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Interventions to Reduce Sexual Risk Behaviors or Increase Protective Behaviors to Prevent Acquisition of HIV in Men Who Have Sex with Men: Individual-, Group-, and Community-Level Behavioral Interventions

Behavioral interventions to prevent acquisition of HIV in men who have sex with men (MSM) fall into three categories:

  • Individual-level HIV behavioral interventions that provide relevant information, training, or support through a personal interaction between a deliverer and an MSM
  • Group-level HIV behavioral interventions that promote individual behavior change in situations where information and activities delivered by a trained counselor, educator, or other facilitator can be reinforced by peer pressure and support from other group members
  • Community-level HIV behavioral interventions that are designed to influence individual risk behavior by changing knowledge, attitudes, and beliefs in a defined community

Summary of Task Force Recommendations and Findings

The Community Preventive Services Task Force recommends implementation of the following HIV behavioral interventions for adult men who have sex with men based on evidence of their effectiveness in reducing unprotected anal intercourse:

  • Individual-level interventions (strong evidence)
  • Group-level interventions (strong evidence)
  • Community-level interventions (sufficient evidence)

Task Force Finding

About the Interventions

  • Individual-level HIV behavioral interventions:
    • Seek to modify knowledge, attitudes, beliefs, self-efficacy, and emotional well-being
    • Can involve individualized risk-reduction counseling or motivational interviewing delivered by a trained counselor, educator, peer, or other professional
  • Group-level HIV behavioral interventions:
    • Are designed to influence individual risk behavior by changing knowledge, attitudes, beliefs, and self-efficacy in a small group setting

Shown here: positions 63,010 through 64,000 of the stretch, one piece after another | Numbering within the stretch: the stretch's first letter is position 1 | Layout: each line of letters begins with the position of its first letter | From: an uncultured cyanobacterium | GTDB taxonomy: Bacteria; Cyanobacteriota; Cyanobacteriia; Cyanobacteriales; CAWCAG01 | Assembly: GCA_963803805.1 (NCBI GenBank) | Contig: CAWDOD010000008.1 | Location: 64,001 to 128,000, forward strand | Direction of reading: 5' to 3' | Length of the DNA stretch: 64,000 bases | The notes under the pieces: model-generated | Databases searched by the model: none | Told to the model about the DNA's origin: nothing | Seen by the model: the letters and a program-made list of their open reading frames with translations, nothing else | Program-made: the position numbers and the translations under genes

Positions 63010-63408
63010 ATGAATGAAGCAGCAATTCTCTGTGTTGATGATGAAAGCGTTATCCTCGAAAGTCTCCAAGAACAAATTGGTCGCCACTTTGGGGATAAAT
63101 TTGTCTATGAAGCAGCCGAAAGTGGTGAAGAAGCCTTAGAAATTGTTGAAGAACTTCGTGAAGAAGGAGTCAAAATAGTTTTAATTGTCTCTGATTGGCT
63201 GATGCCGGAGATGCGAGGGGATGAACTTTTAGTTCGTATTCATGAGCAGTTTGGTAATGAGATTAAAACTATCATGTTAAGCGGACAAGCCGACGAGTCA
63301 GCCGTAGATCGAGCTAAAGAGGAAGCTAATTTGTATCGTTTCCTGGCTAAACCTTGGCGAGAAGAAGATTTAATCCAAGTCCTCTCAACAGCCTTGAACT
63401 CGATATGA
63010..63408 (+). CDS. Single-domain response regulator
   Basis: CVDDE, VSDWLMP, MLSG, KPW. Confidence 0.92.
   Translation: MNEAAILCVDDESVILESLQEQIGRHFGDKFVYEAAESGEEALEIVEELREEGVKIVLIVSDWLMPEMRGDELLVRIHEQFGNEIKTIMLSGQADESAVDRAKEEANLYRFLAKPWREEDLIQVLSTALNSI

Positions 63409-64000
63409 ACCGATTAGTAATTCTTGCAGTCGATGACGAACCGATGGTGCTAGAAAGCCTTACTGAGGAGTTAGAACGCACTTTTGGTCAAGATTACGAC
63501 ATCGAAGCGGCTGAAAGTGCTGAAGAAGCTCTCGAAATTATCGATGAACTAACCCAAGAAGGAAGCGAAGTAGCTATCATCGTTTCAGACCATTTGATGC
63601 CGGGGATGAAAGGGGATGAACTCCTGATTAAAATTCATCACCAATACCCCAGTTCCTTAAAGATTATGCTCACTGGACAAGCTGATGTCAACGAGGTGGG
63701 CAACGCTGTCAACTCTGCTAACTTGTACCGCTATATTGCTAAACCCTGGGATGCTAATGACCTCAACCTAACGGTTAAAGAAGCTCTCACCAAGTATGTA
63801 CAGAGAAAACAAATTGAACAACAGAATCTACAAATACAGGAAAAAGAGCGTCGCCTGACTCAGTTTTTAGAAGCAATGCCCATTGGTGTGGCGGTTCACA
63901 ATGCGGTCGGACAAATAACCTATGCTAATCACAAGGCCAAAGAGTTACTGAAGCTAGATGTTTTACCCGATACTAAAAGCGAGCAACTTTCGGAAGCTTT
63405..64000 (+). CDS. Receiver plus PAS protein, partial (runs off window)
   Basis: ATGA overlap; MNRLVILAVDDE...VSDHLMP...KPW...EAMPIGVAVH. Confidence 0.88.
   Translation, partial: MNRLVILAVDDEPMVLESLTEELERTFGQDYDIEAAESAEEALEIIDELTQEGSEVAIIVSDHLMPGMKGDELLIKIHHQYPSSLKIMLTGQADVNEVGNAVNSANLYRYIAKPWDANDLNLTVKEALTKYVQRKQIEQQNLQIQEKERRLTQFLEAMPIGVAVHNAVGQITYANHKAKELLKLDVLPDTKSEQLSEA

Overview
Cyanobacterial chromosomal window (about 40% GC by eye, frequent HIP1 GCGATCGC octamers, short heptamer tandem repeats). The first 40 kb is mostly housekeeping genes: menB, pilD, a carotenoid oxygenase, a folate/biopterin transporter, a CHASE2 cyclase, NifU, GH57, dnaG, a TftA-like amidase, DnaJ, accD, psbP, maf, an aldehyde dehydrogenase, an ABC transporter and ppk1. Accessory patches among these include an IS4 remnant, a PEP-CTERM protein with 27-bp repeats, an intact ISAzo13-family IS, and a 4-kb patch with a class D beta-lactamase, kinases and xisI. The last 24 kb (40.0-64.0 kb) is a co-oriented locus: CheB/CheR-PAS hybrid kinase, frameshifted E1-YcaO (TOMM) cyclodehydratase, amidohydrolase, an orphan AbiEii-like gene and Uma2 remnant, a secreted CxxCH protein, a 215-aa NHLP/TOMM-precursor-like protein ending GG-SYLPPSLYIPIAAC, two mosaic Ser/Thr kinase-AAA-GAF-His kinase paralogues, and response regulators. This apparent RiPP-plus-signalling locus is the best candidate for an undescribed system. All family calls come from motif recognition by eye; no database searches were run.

• Focus on the development of skills through live demonstrations, role plays, or practice
    • Teach skills that may include learning how to use condoms correctly, how to implement personal decisions to reduce risk, and how to negotiate safer sex effectively with partners
  • Community-level HIV behavioral interventions:
    • Can motivate and reinforce behavior change in individuals who do not participate directly in the intervention by promoting norms that support safer sex—through popular opinion leaders, community mobilization, or social networks
    • May have several components, requiring complex coordination and several years or longer to implement

Results of the Systematic Reviews

Individual-level interventions

  • Four studies qualified for the review and reported on six interventions.
    • Unprotected anal intercourse (UAI): mean (not median) odds ratio = 0.57
      • These effects were significant at both short-term (median 6 months) and long-term (median 12 months) follow-ups.
      • Individual-level interventions also resulted in a 59% reduction in odds of having UAI with non-primary partners (3 interventions), and a 48% reduction in odds of having UAI with partners who don’t have the same HIV status (serodiscordant partners) (4 interventions).